May I suggest that leadership skills are not what Shamus is lacking. He needs a manager. A leader and a manager are two very different people (unless you are someone who happens to have those skills) and Shamus does not have any managerial skills–and there are certain character traits that are necessary to be a great manager which he is sorely lacking. (May I add that that is why I love him as I am not so keen on managerial types–aside of course from the sense of humor and other characteristics.) If he had someone under him as an administrator of the project he would be set–of course that someone would have to have excellent managerial skills and be willing to go without pay–and as he pointed out verbally, that ain’t me–I have nearly as little administrative skills as he has and have too little time to do all I have to do as it is. :))

  24. Shawn says:

    Managerial Skills:

    Don’t look at me!

  25. Mari says:

    Sadly, I miss the old Zork games more than any other game (except maybe Dungeon Master 2 but that’s more for the hawt chicks in scraps of leather with torture implements). You guys should do a Zork-style adventure. I’m pretty sure there’s some open-source stuff for that out there because I accidentally stumbled across some “adult” text-based adventure games sometime last year that appeared to have been freeware written by hobbyists.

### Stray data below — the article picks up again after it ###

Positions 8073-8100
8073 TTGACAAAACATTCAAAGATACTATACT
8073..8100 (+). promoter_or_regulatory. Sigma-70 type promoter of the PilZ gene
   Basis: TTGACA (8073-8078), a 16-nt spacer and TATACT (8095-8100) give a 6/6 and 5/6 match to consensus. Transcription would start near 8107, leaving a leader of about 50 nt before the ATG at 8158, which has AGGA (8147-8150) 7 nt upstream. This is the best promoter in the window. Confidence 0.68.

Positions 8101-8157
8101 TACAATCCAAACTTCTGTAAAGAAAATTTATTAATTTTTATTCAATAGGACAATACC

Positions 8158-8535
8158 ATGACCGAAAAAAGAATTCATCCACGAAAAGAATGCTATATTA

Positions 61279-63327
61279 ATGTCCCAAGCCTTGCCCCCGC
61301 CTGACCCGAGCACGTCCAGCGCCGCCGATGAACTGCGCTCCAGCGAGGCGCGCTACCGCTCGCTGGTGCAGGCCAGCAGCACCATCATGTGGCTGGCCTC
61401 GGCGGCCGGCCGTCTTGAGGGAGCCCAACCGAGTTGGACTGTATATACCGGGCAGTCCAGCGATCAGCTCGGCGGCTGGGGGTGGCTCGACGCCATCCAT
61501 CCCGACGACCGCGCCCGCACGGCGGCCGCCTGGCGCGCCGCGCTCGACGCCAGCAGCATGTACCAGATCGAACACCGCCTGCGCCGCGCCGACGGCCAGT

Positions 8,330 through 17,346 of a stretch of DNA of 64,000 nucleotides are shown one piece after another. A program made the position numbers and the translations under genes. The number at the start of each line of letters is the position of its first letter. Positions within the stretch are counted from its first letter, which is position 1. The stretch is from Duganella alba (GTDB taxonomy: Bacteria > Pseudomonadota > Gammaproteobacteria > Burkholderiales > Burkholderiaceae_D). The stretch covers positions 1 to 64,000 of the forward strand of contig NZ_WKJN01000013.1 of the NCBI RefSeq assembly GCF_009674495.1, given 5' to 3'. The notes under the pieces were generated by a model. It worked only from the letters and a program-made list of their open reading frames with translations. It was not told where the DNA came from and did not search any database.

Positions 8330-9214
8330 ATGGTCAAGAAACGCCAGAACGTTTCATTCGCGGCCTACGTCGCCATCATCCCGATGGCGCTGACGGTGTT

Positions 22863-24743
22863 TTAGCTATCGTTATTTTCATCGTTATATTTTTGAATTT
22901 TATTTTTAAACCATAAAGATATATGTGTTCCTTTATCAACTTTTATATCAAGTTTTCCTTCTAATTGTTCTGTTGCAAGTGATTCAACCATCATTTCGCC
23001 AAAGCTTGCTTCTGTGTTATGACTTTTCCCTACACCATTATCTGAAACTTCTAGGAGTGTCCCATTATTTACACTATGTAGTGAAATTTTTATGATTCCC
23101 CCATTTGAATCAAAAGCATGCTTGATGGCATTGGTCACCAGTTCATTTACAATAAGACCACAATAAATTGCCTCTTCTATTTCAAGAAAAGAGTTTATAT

26. J says:


    Mechwarrior! I spent my teenage years playing the hell out of Mechwarrior 2 and MW2: Mercenaries on my woefully underpowered PC with integrated graphics. That game made me buy into the 3dfx Voodoo2 to play that thing. 3D-only graphics acceleration… wow, old memories.

    The really nice feature of that game was the way they implemented jump jets, which were more like maneuvering jets controlled by J and the Ins/Del/Home/End/PgUp/PgDn block. You could move on the ground and steer in midair like nobody’s business. (Death from above, anyone?) This is why to this day I will still hate on the new “improved” keyboards that screw with that sacred 6 key block. Logitech and Microsoft, I’m looking at you.

    Constrast to when I played MechAssault on my cousin’s Xbox some years back. Unified life bar, no parts damage, unlimited ammo, no mech customization… talk about dumbing down the experience. I had fun leveling cities anyway, but it just wasn’t the same.